Malia Diaz, a student of the Intercultural Peacebuilding Program, recently fulfilled an internship in Moria, Greece, a place who is a feeling a deep burden as it is challenged with the influx of asylum seekers trying to get to safer ground. She was able to teach English there, to help asylum seekers integrate. But most importantly she felt her calling there was to bring about a perspective of seeing people as people. Of loving them, and of being of great service to them. During her time there, BBC filmed a documentary on the rough circumstances of the region. It will be linked at the end of her article! Read about her truly compelling and heart tugging experience below!

“I ran along the rocky shoreline of the sea, following my friends. The brisk morning air blew through my hair as my feet hit the ground with every stride. I could hear crying in the distance. We continued up the beach. I saw scattered patches of neon orange in front of me. As I got closer, I saw the lifejackets on hundreds of people crashing onto the shore with the strong waves. They were all dead. I stopped. My friends kept running. Other people walked past, talking with each other. No one noticed the bodies dispersed along their path. A black rubber raft rubbed up against the rocks. I screamed, “Help!” No one turned their head. Only I could see the refugees on the ground. I began to cry. And then I woke up.

We drove up the slowly winding road lined with olive trees and garbage. I started to see

makeshift tarps and tents in the distance as we drove up the hill. My heart sank. “ I can do this,” I thought. I had both knots and butterflies in my stomach, the kind that make you feel sick. There was barbed wire and chain-link fences everywhere. A graffitied sign reads: Welcome to Prison .

Moria is the biggest refugee camp on the Mediterranean island of Lesvos, Greece. It is home to over 8,000 people, but its maximum capacity sits at 1,500. It does not look like a home.

It does not feel like a home. Moria has been named by the BBC Television Network as “the worst refugee camp on earth.” This is where I spent two months of my summer, along with several other volunteers, completing my internship.

I walked through the gate. I heard loud shouting from a crowd of women fighting about dishwater. I heard multiple languages spoken from every direction. I heard the laughter of children. I heard others crying. I took a deep breath in the hope of finding some strength in the air; “ I can do this .” I inhaled the pungent smell of cigarette smoke, mixed with raw sewage and rotten milk. I felt the hot sun on my back. Sweat dripped down my upper lip. My mouth was dry. There were iso boxes, similar to the look and size of a train car, lining the sides of the section. Each one had been painted in bright, cheery colors and decorated by children’s scribbles and flowers. I then felt the embrace of several children at my waist. I looked down to see bright-eyed, beautiful children staring up at me. These kids have come from all over the world: from Syria, Afghanistan, Iraq, Iran, Sudan, the Democratic Republic of Congo, Somalia, Algeria, and Cameroon, through smugglers. They walked, snuck across borders, and crossed the ocean on small boats overburdened beyond their capacity. These same kids proceeded to climb all over me and snuggle up into my arms. It was a sensory overload.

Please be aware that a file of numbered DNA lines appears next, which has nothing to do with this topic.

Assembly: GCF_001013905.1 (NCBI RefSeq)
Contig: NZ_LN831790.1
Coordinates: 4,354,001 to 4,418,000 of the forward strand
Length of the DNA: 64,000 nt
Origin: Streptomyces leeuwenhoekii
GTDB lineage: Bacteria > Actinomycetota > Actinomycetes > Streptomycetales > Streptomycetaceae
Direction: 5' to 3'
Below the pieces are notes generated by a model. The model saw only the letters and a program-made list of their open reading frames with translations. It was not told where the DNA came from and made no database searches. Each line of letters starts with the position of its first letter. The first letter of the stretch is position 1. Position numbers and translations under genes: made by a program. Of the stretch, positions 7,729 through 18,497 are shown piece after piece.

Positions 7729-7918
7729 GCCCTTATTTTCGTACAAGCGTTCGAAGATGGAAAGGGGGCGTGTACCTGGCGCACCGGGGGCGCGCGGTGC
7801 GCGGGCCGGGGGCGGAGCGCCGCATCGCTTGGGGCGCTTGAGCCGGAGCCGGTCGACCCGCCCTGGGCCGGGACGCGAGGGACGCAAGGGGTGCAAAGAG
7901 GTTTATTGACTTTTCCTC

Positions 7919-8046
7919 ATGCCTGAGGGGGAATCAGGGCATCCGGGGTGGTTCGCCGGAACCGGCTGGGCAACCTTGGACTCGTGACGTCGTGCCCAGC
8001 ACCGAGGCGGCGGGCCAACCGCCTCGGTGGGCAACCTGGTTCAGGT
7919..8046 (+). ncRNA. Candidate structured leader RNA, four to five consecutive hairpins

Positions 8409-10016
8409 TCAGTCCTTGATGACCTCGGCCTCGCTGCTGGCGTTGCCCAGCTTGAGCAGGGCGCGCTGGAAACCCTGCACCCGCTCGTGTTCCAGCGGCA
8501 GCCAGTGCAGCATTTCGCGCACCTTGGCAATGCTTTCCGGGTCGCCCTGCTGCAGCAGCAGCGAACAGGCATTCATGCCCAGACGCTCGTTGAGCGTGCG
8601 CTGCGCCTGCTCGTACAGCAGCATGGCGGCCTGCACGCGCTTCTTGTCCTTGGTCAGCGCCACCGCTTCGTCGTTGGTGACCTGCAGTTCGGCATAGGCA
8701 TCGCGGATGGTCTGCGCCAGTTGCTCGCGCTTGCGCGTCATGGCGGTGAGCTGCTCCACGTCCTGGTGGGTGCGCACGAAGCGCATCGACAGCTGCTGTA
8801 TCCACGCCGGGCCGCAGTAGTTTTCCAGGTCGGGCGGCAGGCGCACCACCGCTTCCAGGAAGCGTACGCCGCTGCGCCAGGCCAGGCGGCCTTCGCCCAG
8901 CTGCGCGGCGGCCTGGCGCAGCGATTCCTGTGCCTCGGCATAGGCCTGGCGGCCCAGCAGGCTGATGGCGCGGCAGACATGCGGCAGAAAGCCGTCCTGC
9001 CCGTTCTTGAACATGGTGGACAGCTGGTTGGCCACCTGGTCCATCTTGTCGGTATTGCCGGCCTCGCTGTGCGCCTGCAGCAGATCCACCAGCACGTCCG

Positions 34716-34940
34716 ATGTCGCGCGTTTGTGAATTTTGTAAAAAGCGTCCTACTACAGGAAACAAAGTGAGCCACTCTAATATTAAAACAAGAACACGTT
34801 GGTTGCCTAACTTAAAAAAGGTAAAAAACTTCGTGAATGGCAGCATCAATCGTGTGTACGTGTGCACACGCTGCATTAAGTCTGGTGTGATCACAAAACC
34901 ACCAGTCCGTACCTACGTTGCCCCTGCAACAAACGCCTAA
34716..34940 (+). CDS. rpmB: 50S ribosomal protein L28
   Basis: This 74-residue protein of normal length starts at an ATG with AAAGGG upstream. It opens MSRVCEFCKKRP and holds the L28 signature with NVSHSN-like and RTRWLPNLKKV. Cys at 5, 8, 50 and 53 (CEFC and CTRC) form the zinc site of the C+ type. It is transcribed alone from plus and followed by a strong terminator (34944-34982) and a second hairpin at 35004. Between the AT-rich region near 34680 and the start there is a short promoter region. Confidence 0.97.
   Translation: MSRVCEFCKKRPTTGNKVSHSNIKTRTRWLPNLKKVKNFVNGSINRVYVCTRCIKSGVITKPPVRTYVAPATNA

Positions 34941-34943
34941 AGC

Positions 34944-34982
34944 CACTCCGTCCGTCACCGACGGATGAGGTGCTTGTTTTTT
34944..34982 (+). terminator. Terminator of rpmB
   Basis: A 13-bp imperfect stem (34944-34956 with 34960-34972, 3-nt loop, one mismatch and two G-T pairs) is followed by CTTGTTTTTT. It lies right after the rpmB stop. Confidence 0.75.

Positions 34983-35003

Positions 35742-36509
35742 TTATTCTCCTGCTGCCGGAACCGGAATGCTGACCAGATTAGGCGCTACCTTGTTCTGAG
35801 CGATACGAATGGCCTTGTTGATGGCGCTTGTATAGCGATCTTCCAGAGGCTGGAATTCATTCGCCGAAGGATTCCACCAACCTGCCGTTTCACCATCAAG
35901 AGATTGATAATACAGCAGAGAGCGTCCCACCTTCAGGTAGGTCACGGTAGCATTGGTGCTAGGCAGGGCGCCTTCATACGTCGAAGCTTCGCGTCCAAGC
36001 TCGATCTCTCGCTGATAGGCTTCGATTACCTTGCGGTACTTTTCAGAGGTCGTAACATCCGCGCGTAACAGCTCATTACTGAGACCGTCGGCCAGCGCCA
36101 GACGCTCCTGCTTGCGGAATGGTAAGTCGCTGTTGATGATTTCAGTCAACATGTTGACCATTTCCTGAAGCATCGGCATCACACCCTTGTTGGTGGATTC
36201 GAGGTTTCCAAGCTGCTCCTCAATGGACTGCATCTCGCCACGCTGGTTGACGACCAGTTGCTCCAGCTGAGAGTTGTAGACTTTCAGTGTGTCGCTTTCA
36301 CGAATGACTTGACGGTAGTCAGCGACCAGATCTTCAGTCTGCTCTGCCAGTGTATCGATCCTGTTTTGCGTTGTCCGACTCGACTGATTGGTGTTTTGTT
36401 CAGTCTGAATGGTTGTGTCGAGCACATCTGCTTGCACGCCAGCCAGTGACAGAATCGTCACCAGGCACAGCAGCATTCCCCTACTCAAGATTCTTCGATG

My close friend Ang Meyers, also a volunteer in Moria, described the scene: “ In a sea of chaos, there were children... In a sea of despair, there were children... In a sea of hopelessness, there were children.” The children were the most comforting and beautiful part of each day. I fell in love with each and every one of them. Every single child in the camp was given a bright red T-shirt that said: WE ARE THE FUTURE. I worried about them the most because of that very statement. They are the future. The children are so full of light, but they saw adults fighting

every day. They all suffer from severe post-traumatic stress disorder (PTSD), from watching their families die, nearly drowning in the ocean on their journey, extreme forms of terrorism in their home countries, imprisonment, and fear of migration. None of these situations should be experienced by anyone, especially young children whose brains are developing. Though the effects of PTSD were manifest everyday, I could never be upset with the kids because they have already endured so much in their short lives. Their actions were not their fault. A refugee camp is no place for traumatized human beings to heal and find comfort.